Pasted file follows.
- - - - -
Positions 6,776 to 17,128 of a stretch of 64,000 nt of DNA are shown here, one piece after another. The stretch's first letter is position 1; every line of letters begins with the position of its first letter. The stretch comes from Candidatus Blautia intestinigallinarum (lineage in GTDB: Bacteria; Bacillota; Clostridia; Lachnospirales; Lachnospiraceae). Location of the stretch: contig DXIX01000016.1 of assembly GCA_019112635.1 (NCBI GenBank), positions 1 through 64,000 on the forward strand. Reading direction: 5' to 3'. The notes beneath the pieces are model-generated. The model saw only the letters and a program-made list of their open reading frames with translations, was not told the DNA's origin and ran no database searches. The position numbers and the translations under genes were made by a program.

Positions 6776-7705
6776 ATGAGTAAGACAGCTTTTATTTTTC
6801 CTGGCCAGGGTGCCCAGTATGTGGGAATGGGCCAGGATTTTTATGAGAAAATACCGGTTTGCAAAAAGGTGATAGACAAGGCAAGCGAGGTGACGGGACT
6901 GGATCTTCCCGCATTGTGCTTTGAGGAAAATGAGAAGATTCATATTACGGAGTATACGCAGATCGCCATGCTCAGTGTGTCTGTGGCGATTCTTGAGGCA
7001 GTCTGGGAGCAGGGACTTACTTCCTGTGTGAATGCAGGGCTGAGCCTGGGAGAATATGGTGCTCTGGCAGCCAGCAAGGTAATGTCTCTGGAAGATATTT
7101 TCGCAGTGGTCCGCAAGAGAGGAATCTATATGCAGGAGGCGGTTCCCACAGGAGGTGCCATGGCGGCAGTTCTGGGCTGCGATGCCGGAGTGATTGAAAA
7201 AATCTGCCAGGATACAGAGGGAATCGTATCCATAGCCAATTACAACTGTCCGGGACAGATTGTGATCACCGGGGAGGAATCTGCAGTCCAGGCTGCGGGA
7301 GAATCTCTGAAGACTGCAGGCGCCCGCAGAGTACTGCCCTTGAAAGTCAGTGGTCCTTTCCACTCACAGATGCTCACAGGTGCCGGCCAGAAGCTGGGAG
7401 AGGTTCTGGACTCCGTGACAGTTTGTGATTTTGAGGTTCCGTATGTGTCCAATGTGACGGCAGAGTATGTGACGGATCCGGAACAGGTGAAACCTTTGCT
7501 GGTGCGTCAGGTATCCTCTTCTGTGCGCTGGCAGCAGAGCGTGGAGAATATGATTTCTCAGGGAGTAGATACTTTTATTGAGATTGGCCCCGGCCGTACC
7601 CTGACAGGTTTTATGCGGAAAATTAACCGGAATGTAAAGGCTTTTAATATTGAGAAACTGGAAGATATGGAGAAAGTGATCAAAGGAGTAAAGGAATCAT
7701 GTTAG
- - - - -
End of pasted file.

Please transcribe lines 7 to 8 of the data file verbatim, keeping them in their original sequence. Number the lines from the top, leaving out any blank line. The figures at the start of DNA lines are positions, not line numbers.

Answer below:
7101 TCGCAGTGGTCCGCAAGAGAGGAATCTATATGCAGGAGGCGGTTCCCACAGGAGGTGCCATGGCGGCAGTTCTGGGCTGCGATGCCGGAGTGATTGAAAA
7201 AATCTGCCAGGATACAGAGGGAATCGTATCCATAGCCAATTACAACTGTCCGGGACAGATTGTGATCACCGGGGAGGAATCTGCAGTCCAGGCTGCGGGA